CHEYENNE — An oil company drilling in western Oklahoma has stumbled across a deposit of camel and horse fossils that date back roughly five million to 12 million years, scientists who've examined the remains say.
The fossils, which belong to long-extinct species of camel and horse, were found in July in the Packsaddle Wildlife Management Area.
An alert heavy-machine operator working for Apache Corp., the Houston-based oil company drilling in Packsaddle, discovered the long-hidden fossils after he'd cleared away roughly 20 feet of earth.
Some of the fossils are in good condition — relatively speaking — with the highlight being a well-preserved horse skull far tinier than its present-day descendant.
And there are plenty of fossils for scientists to work with in the isolated wildlife area. So far, a team of paleontologists and archaeologists has uncovered 13 separate pits containing deposits of bones of varying sizes.
Scientists say the remains are typical prey animals of the Late Miocene period, species that roamed what is now western Oklahoma in large numbers.
Nicholas Czaplewski, curator of vertebrate paleontology for Sam Noble Oklahoma Museum of Natural History, said it will take some time — possibly years — to sort through all of the fossils from the site.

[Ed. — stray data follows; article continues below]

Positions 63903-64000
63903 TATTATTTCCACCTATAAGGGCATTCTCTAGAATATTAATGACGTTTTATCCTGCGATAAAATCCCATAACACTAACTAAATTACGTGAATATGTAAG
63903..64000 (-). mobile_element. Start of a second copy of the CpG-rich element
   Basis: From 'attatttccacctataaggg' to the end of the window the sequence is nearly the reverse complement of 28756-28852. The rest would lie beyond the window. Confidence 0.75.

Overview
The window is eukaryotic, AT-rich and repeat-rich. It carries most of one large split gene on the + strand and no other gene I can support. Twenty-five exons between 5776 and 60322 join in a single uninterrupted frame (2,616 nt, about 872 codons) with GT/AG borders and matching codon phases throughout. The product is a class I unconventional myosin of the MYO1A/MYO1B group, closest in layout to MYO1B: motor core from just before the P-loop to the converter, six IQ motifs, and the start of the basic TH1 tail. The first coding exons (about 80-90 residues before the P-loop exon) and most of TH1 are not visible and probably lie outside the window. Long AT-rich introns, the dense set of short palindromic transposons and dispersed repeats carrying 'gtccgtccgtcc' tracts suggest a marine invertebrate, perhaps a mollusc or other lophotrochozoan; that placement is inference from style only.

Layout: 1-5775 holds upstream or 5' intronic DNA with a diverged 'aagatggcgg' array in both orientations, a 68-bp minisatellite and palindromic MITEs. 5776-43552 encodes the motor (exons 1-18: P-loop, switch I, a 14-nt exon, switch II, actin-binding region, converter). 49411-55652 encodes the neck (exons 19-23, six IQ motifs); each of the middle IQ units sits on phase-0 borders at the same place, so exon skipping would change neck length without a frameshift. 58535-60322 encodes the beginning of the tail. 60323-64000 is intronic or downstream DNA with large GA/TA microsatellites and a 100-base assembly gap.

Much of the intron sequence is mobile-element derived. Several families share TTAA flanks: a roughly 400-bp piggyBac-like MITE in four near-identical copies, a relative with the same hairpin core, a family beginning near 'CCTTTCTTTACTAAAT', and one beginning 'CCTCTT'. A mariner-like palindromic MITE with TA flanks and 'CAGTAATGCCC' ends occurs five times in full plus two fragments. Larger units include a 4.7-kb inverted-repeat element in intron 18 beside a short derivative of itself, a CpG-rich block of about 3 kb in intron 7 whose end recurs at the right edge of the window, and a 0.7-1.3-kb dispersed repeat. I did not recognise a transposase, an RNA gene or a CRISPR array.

At this point, it's not clear what exactly scientists will gain from studying the fossils, but Czaplewski said the remains eventually will be compared with “known species” that have been found in the region.
“We also hope to learn more about the anatomy of the animals if their remains are complete enough,” he said.
“For example, if we find teeth or skulls associated with other parts of the skeleton like leg and foot bones, then we can build a more complete knowledge of the animals than when we only find isolated fragments, as is more usual.”
More study needed
The fossils were found in a section of the Packsaddle Wildlife Management Area that lies just north of the Canadian River in Ellis County. The terrain surrounding the dig site is covered in sage brush, windblown sand dunes and seemingly random, scrubby hillsides.